Each patient who took part in the study gave informed consent and the study was approved by the local Ethics Committee.


All reagents were from Sigma-Aldrich (Milan, Italy) unless specified. Immunohistochemistry was performed on formalin-fixed, paraffin-embedded sections of CD patients and CTR. The sections were deparaffinized and dehydrated through xylene and ethanol and the antigen retrieval was performed in citrate buffer (pH 6.0) for 20 min in microwave. Immunohistochemical staining was performed using a rabbit anti-SMAD7 (orb11386, Biorbyt Ltd), at room temperature for 1 h. Immunoreactive cells were visualized using MACH4 Universal HRP-Polymer kit (Bio- care Medical, Concord, CA, USA) with 3,3′-Diaminobenzidine (DAB) (Dako North America, Carpinteria, CA, USA) as a chromogen system, according to the manufacturer’s instructions, and lightly counterstained with hematoxylin. Isotype control IgG-stained sections were prepared under identical immunohistochemical conditions as described above, replacing the primary antibody with a purified rabbit normal IgG control antibody (R&D Systems, Minneapolis, MN, USA). Both Smad7-positive epithelial cells and Smad7-positive lamina propria cells were identified by high power magnification of the immunohistochemical images and the positive cells were manually counted in 5 high power fields from each slide. Sections were analyzed by LEICA DMI4000 B microscope expressed as number of cells for high power field (hpf).

Lamina propria mononuclear cell isolation

Lamina propria mononuclear cells (LPMC) were isolated from ileal biopsy samples and intestinal resection specimens of CD patients and CTR as described elsewhere. [21] LPMC were suspended in RPMI 1640 medium, supplemented with 10% inactivated fetal bovine serum (FBS), penicillin (P) (100 U/ml), and streptomycin (S) (100 µg/ml) (Life Technologies-GibcoCRL, Milan, Italy) at concentration of 1 million per ml and used to assess cytokine expression by flow cytometry.

Flow-cytometry analysis

LPMC were seeded in 96-well U-bottom culture dishes and stimulated with phorbol myristate acetate (PMA) (10 ng/mL), ionomycin (1 µg/mL), and brefeldinA (10 µg/mL;eBioscience, San Diego, CA). After 5 h, cells were stained with anti-CD3-PerCP (1:50, final dilution, BD Biosciences, San Jose, CA) and fixed with 1% formaldehyde for 20′. Subsequently cells were permeabilized with 0.5% saponin in 1% BSA FACS buffer and stained with the following Abs: anti-interferon (IFN)-γ-PE (1:50, final dilution; BD Biosciences), anti–interleukin (IL)-17A–APC (1:50, final dilution, eBioscience). Appropriate isotype-matched controls from BD Biosciences were included in all of the experiments. Cells were analysed using a FACS Calibur cytometer and Cell-QuestPro software.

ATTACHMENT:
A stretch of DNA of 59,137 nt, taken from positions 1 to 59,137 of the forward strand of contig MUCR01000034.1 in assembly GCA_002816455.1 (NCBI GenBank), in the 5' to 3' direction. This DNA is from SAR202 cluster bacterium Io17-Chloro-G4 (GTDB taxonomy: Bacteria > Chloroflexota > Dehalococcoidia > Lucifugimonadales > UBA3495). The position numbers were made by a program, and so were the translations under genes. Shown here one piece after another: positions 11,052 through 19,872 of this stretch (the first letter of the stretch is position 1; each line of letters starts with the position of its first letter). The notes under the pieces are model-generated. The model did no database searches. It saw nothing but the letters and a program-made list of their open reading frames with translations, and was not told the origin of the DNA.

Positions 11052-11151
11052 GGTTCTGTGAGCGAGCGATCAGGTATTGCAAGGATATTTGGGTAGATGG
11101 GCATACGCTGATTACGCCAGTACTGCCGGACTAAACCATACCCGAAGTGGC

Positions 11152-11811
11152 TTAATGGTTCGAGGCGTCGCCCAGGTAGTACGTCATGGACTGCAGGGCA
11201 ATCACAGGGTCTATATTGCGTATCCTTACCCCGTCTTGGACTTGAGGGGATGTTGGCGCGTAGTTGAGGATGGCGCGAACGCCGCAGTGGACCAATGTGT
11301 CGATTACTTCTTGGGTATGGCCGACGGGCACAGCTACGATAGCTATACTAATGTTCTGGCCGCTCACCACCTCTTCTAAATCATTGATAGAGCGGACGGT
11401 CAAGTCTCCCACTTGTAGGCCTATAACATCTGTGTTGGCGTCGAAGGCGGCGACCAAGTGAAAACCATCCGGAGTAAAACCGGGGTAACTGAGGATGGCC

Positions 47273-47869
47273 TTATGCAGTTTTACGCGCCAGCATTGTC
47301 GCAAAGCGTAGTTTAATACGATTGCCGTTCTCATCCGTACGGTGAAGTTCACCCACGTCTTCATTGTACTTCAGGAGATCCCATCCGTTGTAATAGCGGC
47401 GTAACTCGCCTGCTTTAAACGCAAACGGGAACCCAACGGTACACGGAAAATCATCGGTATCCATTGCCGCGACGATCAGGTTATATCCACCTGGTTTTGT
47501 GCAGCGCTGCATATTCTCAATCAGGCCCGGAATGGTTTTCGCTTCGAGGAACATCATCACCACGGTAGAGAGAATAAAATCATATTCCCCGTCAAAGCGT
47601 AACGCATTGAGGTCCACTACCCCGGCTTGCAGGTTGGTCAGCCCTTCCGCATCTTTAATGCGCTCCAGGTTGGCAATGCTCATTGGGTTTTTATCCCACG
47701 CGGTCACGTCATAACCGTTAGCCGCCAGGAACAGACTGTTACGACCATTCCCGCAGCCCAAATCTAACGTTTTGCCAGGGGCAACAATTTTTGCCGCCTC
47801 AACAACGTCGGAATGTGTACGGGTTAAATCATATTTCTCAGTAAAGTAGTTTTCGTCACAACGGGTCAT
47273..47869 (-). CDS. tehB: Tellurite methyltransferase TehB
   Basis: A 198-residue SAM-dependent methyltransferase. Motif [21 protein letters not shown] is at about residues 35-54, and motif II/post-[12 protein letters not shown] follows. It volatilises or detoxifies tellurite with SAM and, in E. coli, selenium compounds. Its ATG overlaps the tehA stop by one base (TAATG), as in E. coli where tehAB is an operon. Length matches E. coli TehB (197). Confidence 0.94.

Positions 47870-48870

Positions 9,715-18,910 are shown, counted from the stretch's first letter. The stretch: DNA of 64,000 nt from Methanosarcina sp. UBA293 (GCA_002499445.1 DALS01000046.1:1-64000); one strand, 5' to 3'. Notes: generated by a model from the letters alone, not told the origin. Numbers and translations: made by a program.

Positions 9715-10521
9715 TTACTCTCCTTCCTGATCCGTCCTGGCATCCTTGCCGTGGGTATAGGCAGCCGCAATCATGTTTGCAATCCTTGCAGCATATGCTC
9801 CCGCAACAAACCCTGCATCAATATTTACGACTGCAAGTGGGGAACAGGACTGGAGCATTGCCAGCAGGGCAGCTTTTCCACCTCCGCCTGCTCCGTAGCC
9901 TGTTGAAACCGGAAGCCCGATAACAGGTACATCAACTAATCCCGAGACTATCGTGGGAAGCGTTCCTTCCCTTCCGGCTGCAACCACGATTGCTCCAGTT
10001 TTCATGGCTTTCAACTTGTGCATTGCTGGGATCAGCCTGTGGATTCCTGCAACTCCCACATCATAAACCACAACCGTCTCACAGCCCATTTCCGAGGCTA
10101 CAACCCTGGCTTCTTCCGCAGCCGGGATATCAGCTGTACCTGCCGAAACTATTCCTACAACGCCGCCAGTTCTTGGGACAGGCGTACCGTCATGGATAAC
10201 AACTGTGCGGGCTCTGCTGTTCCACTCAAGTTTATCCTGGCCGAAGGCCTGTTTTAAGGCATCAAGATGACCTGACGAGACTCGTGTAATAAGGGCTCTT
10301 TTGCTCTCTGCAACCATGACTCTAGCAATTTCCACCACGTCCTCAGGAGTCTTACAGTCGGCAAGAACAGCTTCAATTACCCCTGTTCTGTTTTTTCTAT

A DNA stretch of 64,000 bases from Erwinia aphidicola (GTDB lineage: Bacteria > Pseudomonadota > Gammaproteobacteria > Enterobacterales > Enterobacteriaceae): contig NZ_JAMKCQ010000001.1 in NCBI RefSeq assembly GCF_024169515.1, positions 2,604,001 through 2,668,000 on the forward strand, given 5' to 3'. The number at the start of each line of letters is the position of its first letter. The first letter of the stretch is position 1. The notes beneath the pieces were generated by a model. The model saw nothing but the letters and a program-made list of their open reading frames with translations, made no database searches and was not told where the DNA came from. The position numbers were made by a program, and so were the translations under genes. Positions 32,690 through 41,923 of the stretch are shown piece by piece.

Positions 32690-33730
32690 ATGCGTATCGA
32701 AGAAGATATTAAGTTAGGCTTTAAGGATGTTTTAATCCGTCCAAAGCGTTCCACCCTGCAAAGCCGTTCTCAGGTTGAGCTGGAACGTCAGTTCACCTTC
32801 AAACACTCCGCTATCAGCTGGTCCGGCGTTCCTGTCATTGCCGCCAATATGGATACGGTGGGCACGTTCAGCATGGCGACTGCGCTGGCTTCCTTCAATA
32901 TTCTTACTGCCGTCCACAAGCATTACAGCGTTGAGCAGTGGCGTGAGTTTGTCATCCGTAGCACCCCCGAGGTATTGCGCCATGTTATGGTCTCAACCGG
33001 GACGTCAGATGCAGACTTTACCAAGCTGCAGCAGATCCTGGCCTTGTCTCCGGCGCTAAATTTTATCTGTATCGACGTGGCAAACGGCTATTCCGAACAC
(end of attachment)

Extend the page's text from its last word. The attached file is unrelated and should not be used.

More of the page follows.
Statistical analysis.

Since this was a pilot study, no calculation of the simple size was made. Statistical differences were assessed with the GraphPad Prism statistical PC program (GraphPad Software, San Diego, CA). Nonparametric data were analyzed using the Mann–Whitney U‐test for comparison between two groups or Kruskal–Wallis test for multiple comparison. Significance of correlation was determined using the Spearman non-parametric correlation.

A p value of less than 0.05 was considered statistically significant.


Study population: clinical and endoscopic data

Seventeen CD patients (male, 82%) who underwent ileocolonic resection for a chronically active disease poorly responsive to medical treatment were included in this study. The demographic and clinical characteristics of the patients are shown in Table 1. Median age of the patients was 37 years (range, 21–64 years). Only one patient was smoker at the time of endoscopy. In all these patients, lesions (herein termed late/established CD) were confined to the terminal ileum. At the time of surgery, 9 patients were on steroids, and 2 of them were taking simultaneously azathioprine, while 2 patients had previously received anti TNF-α. Mucosal samples were collected from the resected ileum of 11/17 patients [8 male; median age 53 (21–69) years, median disease duration 149 (36–312) months]. In the remaining 6 patients, mucosal samples were not available as surgeries were performed in urgency.

Table 1. Demographic and clinical characteristics of patients

At the time of ileocolonoscopy, 14 out of 17 patients (82%) were receiving mesalamine and 2/17 (12%) patients were received thiopurines. Twelve patients underwent ileocolonoscopy 6 months after ileo-colonic resection. Of these patients, 8 (66.6%) had endoscopic recurrence (4 pts with Rutgeerts score i2 and 4 pts with Rutgeerts score i4) while in the remaining 4 (33.3%) there was no endoscopic lesion (3 pts with Rutgeerts score i0 and 1 pts with Rutgeerts score i1). Four out of these 12 (33.3%) CD patients had a clinically active disease (Harvey-Bradshow index, HBI > 5) and all of them had endoscopic recurrence (i2-i4).

The remaining 5 patients who participated in the study underwent endoscopy 12 months after the intestinal resection. One of these patients had no endoscopic recurrence i0 and the remaining 4 had endoscopic recurrence: Rutgeerts score i2 in 4 patients and i4 in 1 patient. Additionally, endoscopy was performed at 12 months in 3 out of the 4 patients who had no endoscopic recurrence at month 6 because they became symptomatic: 2 out of these 3 patients developed endoscopic recurrence (Rutgeerts score i3 in 1 patient and i2 in the other one). Endoscopy was also performed at month 12 for a worsening of symptoms in 5 patients, who had endoscopic lesions (grade i2 according to Rutgeerts) at month 6; in all these patients, the second endoscopy evidenced severe endoscopic recurrence (Rutgeerts score i3-i4) (Additional file 1: Table S1).

Smad7+ cells infiltrate the neo-terminal ileum of CD patients independently of the presence of endoscopic recurrence